Judges’ comments: “The work she’s doing is very good.”


Tommy Whitelaw

Patient campaigner


Tommy used to travel the globe running global merchandising for the likes of The Spice Girls, Kylie Minogue and U2. Today he is still on tour, though a very different one. He now travels to share his experience of the six years he spent caring for his mother, Joan, who had vascular dementia.

His moving presentations to healthcare professionals - first in his home country of Scotland but now south of the border too - are changing understandings and perceptions. Based on his work, the Scottish government is funding Dementia Carer Voices, a project to highlight the importance of a person-centred approach to dementia care, with carers as equal partners.

Judges’ comments: “Should definitely be on the list.”


Patricia Wilkie

Chair, National Association of Patient Participation Groups

“Has the patient voice running through her work like a stick of Blackpool rock,” said one of those who nominated Patricia. During her time as chair of the Patients Association, Patricia led the campaign to end mixed sex wards. Lately, she has been promoting and supporting patient participation in primary care through her position at NAPP. She is said to be a “challenging, compassionate and quietly determined patient champion” whose background as a social scientist informs her approach.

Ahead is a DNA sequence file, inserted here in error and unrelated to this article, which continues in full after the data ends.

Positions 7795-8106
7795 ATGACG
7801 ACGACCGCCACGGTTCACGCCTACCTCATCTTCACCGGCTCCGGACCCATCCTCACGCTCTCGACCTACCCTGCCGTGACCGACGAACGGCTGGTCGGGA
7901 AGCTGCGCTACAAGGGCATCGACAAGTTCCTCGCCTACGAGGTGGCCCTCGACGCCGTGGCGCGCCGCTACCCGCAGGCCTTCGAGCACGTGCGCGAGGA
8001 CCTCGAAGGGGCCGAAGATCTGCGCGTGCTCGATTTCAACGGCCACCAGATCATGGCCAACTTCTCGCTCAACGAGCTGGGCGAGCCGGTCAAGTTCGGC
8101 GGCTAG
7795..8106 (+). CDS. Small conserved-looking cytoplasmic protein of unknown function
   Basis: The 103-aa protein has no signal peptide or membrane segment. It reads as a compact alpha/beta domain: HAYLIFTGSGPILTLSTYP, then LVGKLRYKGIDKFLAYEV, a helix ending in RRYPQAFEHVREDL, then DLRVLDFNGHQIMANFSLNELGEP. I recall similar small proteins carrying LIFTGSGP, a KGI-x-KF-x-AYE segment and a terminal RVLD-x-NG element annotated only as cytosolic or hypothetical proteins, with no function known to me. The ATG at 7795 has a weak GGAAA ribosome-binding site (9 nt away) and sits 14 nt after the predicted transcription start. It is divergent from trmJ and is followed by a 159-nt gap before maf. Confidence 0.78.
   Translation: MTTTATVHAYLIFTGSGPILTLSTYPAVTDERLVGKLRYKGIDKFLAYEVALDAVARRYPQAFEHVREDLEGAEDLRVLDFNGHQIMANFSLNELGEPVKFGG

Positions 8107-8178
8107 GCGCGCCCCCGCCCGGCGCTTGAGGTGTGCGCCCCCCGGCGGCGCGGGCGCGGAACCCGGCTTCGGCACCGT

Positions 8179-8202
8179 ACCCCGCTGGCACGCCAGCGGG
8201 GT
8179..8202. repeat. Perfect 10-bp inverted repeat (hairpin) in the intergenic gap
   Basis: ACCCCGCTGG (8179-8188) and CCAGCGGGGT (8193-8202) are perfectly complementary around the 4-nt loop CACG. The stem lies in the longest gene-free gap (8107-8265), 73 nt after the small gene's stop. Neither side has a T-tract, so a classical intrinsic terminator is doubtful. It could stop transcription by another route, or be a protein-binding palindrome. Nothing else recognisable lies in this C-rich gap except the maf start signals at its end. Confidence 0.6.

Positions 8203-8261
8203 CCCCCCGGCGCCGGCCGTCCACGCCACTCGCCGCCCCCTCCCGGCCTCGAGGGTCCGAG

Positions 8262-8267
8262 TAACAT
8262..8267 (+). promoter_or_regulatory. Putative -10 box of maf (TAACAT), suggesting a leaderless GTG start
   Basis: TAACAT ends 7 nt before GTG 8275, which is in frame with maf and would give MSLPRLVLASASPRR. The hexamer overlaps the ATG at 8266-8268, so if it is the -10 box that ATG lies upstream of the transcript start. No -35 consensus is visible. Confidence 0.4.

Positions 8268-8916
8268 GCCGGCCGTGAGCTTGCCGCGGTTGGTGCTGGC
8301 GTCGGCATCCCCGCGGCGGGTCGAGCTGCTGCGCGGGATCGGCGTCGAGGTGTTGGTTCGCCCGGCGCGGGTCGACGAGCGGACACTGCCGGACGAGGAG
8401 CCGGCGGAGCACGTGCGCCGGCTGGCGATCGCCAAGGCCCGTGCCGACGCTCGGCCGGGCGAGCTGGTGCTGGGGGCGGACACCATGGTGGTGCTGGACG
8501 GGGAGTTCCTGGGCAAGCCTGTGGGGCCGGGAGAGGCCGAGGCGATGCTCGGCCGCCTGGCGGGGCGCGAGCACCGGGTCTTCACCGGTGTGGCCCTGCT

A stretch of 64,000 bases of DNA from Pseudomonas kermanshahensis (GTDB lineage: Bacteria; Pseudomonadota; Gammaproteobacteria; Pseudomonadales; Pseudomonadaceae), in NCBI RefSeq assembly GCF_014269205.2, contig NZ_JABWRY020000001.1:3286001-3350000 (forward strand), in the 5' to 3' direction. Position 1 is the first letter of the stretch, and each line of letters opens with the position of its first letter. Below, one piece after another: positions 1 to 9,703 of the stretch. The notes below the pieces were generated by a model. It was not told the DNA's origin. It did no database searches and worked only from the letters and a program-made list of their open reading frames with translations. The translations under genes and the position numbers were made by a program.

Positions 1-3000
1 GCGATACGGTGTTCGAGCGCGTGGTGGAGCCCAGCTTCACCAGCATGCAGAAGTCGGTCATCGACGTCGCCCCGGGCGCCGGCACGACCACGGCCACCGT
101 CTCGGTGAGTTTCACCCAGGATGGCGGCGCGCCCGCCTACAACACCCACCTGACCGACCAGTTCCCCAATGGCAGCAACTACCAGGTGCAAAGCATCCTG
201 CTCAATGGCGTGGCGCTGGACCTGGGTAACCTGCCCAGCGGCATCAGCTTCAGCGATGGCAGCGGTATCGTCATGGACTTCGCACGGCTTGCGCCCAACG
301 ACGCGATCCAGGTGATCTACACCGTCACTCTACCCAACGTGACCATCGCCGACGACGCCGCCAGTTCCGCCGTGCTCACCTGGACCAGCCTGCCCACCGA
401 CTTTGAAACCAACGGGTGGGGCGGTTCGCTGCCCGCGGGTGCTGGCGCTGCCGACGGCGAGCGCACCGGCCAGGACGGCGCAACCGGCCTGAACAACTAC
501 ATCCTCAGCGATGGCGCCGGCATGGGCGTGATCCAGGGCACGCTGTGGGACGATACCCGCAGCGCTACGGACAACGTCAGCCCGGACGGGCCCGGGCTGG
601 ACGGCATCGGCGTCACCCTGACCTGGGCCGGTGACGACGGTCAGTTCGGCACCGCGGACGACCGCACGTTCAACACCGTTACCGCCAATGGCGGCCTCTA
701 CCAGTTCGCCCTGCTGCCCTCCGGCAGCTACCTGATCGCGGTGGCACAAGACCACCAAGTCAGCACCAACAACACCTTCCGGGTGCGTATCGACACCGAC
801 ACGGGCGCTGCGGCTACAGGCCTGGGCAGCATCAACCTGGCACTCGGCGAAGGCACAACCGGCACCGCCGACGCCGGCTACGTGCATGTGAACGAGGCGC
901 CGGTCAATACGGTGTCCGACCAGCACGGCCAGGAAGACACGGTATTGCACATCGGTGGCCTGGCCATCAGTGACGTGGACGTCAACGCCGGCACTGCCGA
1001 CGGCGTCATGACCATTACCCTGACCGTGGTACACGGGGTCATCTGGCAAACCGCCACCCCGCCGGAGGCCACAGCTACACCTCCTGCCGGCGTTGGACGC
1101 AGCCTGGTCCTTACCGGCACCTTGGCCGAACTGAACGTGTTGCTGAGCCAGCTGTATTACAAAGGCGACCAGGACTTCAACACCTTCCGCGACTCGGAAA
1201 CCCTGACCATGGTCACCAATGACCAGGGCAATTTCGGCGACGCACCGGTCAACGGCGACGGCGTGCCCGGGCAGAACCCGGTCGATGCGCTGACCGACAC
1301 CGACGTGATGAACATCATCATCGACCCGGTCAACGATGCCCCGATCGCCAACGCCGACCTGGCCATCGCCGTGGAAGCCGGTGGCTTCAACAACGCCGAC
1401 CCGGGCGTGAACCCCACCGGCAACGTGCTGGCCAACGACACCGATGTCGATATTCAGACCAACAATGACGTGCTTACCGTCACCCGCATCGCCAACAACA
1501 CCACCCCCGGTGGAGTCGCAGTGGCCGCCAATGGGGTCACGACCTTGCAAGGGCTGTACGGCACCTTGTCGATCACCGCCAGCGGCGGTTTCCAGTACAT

Judges’ comments: “Patricia has done a huge amount. She’s a patient with her own problems, but has been very prepared to take some quite controversial lines in patients’ interest. We need people like that.”


James Wooldridge

Mental health trainer and speaker

James was in his late teens and an officer cadet at the Royal Military Academy in Sandhurst when he was diagnosed with schizophrenia. A mental health service user for more than three decades, during the past 10 years he has spoken about his experiences at conferences and trained healthcare professionals in recovery-based methods. He is heavily involved in the Implementing Recovery Through Organisational Change initiative and is a regional coordinator for the Time to Change campaign.

Judges’ comments: “His work is important.”